Many couples therapists, in my opinion, have got it wrong.
Personal disclosure: I started doing family and couples therapy during my training years in graduate school. I tried my best with some tools in hand and books read, but I really didn’t know what I was doing. Most of us start here and some of us stay here.
There are so many brilliant therapists out there, but there are also tons of quacks out there, so be careful when you’re looking for a therapist. I have heard countless horror stories!
There are also many roads to Rome, and at the end of the day, the technique that your therapist uses hasn’t been shown to have much to do with how well you do in the end.
But that being said, many couples therapists, like me at one point in my career, miss the boat.
I’m not writing this to say that what they do isn’t helpful at all, but many therapists get caught up in the symptoms of the major problem at hand, without ever articulating or getting to the major problem at hand.
Many therapists will teach you communication skills. They will tell you to speak with “I” statements. Or they will help you make deals with your partner to have some kind of quid pro quo exchange. They might say that you are involved in a power struggle with each other or they may ask you to talk endlessly about your childhoods. Perhaps they’ll suggest some new sex positions to spice things up between the two of you. More likely, they might get caught up in the minutia of your weekly struggles without a map in place or a goal in mind. Or they might just sit quietly and listen.
My bet is that you aren’t an idiot and you have no problem communicating with other people in your life, just your partner. So you might not need basic skills in communications. Your problems with your relationship are probably not because you haven’t tried the latest cool new sex position either.
And the last thing you need is someone to quietly sit and watch you fight.
You can do that at home and save yourself some cash.
None of these things are terrible in and of themselves, but if that’s all a therapist has, he or she has missed the crux of the issue.
In essence, relationships break down when people don’t feel important to each other.
And when someone starts feeling unimportant to the most important person in their lives, a primal panic sets in that may or may not be acknowledged.
Sure, primal panic may sound extreme, but that’s what happens.
We are hardwired to connect with each other.
If you’re disconnected from your most important other, it’s like your shelter from the trauma of life is shattered.
So you freak out. Your brain — your amygdala, to be specific — literally freaks out.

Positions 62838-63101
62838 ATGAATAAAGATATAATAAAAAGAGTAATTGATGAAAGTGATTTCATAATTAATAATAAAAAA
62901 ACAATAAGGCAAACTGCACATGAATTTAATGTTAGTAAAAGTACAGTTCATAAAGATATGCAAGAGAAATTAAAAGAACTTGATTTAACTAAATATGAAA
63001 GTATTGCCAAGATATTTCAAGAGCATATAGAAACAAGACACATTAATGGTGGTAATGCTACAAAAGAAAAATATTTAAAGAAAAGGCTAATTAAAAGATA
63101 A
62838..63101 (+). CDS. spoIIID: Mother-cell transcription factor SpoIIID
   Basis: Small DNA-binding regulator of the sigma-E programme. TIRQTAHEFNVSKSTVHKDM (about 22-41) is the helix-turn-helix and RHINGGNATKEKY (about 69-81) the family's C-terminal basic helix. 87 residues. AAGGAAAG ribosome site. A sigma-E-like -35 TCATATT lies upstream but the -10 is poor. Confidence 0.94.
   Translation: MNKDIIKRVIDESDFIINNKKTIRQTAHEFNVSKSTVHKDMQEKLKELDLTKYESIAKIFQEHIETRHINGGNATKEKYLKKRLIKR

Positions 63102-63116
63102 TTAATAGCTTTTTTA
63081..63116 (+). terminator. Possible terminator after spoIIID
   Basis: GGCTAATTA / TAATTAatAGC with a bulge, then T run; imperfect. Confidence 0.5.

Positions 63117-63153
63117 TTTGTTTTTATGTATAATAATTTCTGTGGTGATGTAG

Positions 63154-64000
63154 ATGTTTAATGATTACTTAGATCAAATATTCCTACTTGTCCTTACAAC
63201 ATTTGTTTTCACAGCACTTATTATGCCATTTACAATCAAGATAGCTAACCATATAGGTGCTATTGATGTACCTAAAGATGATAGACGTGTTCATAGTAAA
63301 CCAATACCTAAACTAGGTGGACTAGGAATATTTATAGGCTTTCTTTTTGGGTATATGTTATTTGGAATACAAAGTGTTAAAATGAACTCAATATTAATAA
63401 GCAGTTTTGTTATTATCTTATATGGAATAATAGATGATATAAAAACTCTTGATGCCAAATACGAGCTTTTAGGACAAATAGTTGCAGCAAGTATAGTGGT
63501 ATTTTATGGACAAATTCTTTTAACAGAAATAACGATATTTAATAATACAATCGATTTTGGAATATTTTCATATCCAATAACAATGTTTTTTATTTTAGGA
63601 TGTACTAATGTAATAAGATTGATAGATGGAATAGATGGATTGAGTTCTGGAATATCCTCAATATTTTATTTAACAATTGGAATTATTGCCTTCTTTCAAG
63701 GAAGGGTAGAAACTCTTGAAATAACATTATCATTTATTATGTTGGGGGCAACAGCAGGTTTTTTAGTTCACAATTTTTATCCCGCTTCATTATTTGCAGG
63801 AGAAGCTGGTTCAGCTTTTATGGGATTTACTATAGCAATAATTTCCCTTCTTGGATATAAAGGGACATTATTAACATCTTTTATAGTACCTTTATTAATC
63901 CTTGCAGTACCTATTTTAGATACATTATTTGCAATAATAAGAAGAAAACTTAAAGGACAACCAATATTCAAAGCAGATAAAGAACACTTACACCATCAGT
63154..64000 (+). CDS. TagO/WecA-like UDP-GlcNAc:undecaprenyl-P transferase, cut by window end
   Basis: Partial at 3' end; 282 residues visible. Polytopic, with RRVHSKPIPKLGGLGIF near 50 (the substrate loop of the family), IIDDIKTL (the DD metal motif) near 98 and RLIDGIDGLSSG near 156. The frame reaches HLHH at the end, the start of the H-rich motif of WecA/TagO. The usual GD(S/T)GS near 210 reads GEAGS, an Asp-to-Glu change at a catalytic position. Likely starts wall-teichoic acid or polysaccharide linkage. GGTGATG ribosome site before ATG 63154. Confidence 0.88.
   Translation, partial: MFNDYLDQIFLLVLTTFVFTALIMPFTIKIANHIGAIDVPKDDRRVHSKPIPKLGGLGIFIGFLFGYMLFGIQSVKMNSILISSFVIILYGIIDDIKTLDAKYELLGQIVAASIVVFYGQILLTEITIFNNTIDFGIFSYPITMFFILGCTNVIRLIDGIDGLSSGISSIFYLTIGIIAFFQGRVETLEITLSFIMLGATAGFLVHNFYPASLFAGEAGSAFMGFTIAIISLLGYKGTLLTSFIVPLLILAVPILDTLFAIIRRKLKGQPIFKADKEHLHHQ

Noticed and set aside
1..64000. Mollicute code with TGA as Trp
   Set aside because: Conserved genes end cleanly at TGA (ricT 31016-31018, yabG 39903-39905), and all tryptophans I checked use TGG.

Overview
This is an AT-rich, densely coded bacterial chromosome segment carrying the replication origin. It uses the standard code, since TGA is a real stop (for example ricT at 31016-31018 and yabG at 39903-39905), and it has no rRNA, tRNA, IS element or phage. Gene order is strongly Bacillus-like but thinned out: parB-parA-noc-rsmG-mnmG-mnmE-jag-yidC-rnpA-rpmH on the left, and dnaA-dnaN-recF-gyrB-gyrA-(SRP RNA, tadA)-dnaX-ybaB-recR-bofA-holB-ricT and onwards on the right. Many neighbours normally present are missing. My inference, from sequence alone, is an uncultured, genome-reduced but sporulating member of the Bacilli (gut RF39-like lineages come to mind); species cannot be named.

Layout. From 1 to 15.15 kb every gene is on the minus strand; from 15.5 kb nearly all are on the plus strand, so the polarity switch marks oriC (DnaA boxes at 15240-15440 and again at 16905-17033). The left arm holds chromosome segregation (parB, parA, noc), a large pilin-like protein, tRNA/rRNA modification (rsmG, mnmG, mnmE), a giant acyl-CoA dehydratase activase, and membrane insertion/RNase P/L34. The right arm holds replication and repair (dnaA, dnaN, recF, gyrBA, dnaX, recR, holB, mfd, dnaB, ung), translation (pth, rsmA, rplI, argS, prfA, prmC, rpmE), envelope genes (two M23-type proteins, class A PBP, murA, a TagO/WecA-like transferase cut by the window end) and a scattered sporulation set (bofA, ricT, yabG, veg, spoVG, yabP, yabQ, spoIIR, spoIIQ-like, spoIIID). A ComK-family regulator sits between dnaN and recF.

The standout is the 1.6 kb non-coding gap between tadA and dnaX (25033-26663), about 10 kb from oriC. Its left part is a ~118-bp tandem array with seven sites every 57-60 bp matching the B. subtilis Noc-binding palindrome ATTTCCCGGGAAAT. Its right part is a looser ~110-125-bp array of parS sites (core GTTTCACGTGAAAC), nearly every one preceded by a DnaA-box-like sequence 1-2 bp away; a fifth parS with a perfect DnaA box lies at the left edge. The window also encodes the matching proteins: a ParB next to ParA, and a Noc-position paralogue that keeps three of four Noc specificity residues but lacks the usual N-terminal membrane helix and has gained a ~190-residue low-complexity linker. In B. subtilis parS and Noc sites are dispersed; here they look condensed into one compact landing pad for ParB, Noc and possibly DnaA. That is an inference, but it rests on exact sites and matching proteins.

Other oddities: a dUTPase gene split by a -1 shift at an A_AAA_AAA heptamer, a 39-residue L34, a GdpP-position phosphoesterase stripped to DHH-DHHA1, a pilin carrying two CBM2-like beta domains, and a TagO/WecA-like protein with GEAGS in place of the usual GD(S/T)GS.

Perhaps it happens on a level you might not even be aware of, because this stuff is subtle. Further, no one actually says in life that biologically you are wired to need your partner and your whole nervous system goes haywire when you can’t connect to that person. Rather, you are told quite the opposite: you should be fine on your own, cool off, keep your emotions in check, etc. So you don’t really have the room or the permission to acknowledge that something might be wrong.
We’re taught to stuff our emotions. Or take pills to make them go away.
We do that well with each other in relationships, and get into serious trouble as a result.
When you feel unimportant to your most important other, you might act like everything’s fine. You might doubt yourself. You say to yourself, “I’m too needy, I’ll let this go.”
That primal panic is swept under the rug, and you act as if everything’s fine. You might be extra pissy though, or you might distance yourself ever so slightly at first.
Eventually, though, you are both caught in this pattern of disconnect that you can’t seem to get out of.
It’s like a pebble in your shoe that really isn’t much of anything for a few steps, but after a mile your foot is bloody and all torn up.
You find yourself talking about actually seeing a couples therapist.
Ugh, couples therapy.
Horrible. Not how you want to spend one of your few hours off each week.
But, if your couples therapist gets it that relationships are really all about safe connections with each other, and if your therapist knows how to help you re-establish that with your partner, then it really won’t be so bad!
In fact, it might be – dare I say – awesome. And it can revolutionize the way you relate to not only your partner but the world.
It is my hope that you can find a couples therapist that can help you peel away the built up layers of protection that you and your partner have built up around yourselves in order to get to the pebble in your shoe.
If you both want to make this work, I am going to bet that you both care about each other more than you allow yourselves or each other to realize.
A good couples therapist will help you get in touch with that.
It’s so deceptively simple, even though it is hard work!
Emotionally Focused Therapy (EFT) does just this. Check out the International Centre for Excellence in Emotionally Focused Therapy to find a certified EFT therapist near you.
Cheers to tossing that pebble and to your best relationship,
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